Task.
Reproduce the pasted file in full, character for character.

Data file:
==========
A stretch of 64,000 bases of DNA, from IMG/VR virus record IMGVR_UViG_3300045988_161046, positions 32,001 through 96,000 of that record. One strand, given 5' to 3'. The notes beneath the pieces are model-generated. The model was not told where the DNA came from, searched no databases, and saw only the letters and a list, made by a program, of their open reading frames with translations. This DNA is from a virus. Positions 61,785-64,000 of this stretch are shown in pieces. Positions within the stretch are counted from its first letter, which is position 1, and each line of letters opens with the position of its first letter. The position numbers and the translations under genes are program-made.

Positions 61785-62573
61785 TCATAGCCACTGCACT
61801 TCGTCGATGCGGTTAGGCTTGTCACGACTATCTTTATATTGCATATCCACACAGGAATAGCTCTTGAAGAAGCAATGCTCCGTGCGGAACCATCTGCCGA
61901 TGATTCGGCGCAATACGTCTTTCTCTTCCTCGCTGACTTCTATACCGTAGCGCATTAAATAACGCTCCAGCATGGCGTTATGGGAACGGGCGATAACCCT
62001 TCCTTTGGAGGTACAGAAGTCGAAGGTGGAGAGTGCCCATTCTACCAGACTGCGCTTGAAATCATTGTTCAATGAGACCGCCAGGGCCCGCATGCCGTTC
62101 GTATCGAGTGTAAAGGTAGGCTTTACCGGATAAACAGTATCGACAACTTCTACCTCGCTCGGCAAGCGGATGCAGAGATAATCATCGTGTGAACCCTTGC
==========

A stretch of 64,000 bases of DNA, from IMG/VR virus record IMGVR_UViG_3300045988_161046, positions 32,001 through 96,000 of that record. One strand, given 5' to 3'. The notes beneath the pieces are model-generated. The model was not told where the DNA came from, searched no databases, and saw only the letters and a list, made by a program, of their open reading frames with translations. This DNA is from a virus. Positions 61,785-64,000 of this stretch are shown in pieces. Positions within the stretch are counted from its first letter, which is position 1, and each line of letters opens with the position of its first letter. The position numbers and the translations under genes are program-made.

Positions 61785-62573
61785 TCATAGCCACTGCACT
61801 TCGTCGATGCGGTTAGGCTTGTCACGACTATCTTTATATTGCATATCCACACAGGAATAGCTCTTGAAGAAGCAATGCTCCGTGCGGAACCATCTGCCGA
61901 TGATTCGGCGCAATACGTCTTTCTCTTCCTCGCTGACTTCTATACCGTAGCGCATTAAATAACGCTCCAGCATGGCGTTATGGGAACGGGCGATAACCCT
62001 TCCTTTGGAGGTACAGAAGTCGAAGGTGGAGAGTGCCCATTCTACCAGACTGCGCTTGAAATCATTGTTCAATGAGACCGCCAGGGCCCGCATGCCGTTC
62101 GTATCGAGTGTAAAGGTAGGCTTTACCGGATAAACAGTATCGACAACTTCTACCTCGCTCGGCAAGCGGATGCAGAGATAATCATCGTGTGAACCCTTGC